How scary is Ky.'s pension system underfunding? It evokes phrases like 'bankruptcy' and 'tax increase'
05/03/2012 09:41 AM
To dig out of the multi-billion dollar hole facing the public pension system, Kentucky lawmakers have few choices, and all of them are nasty, said pension consultant Chris Tobe.
Essentially, Kentucky’s choices would be between raising more money through tax increases to pay off the unfunded liability or try to declare bankruptcy to reduce how much they have to pay retired state workers.
Last month, the Northern Mariana Islands in the Pacific became the first territory whose pension plan tried the bankruptcy approach.
A state going that route could require changing the U.S. Constitution, Tobe said.
“The typical pensioner makes $20,000 a year out of KRS. Could they be cut to $10,000 a year? It is possible, but only after we go into bankruptcy,” Tobe said. (4:30 of the interview.)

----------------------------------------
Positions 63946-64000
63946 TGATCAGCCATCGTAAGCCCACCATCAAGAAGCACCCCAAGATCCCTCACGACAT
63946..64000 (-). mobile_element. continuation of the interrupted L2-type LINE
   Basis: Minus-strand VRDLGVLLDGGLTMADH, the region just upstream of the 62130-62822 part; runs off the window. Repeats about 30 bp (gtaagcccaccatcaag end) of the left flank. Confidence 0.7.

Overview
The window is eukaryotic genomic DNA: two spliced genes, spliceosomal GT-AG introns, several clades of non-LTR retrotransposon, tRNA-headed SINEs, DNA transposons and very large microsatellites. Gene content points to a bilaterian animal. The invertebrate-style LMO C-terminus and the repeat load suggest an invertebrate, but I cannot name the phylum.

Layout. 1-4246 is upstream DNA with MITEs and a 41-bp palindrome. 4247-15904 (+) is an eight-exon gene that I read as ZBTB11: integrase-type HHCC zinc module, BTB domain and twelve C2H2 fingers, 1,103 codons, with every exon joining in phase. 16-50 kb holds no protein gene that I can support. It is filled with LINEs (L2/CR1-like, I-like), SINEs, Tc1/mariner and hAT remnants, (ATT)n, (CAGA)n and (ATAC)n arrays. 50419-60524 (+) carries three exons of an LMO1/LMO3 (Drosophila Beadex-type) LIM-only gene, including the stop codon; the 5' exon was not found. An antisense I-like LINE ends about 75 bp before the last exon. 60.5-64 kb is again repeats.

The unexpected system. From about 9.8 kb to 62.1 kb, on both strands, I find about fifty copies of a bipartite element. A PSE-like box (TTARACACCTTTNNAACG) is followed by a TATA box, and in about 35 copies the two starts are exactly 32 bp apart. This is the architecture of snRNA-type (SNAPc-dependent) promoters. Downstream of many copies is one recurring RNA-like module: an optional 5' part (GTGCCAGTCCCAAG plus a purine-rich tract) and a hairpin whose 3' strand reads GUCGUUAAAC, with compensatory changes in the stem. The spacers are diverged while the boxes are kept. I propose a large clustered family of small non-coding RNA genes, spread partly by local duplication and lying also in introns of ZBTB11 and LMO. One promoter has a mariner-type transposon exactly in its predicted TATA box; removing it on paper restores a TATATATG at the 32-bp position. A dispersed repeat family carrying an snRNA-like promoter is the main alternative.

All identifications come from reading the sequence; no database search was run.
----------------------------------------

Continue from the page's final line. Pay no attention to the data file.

Meanwhile, Illinois’ public employee pension system is among the least stable in the country. Illinois has raised taxes to try to fix that. Kentucky could require an extra $600 million a year, Tobe said, which would mean “doubling the sales tax or doubling the state income tax.” (6:45)
“There are no easy ways. And that’s why no lawmakers want to talk about the pension because it forces ugly, ugly remedies,” Tobe said (5:45). “It’s coming up with a couple hundred million (dollars) a year out of the budget.”
Tobe talks at the beginning of the interview about what led to the unfunded liability. Kentucky lawmakers did pass a law in 2008 to set the state back on a path to make the full payments into the pension system. But Tobe called that “like making a minimum payment on a credit card.”
“Think of it this way: If you for the last 72 months, paid half of your mortgage payment. That’s kind of what has happened” with the pension program for more than 300,000 state employees, Tobe said (5:20).
Tobe is a investment consultant who has specialized in pension systems. From 2008 until Gov. Steve Beshear opted not to re-appoint him, Tobe served on the Kentucky Retirement Systems board of trustees. And he’s a former staff member of the state auditor’s office.
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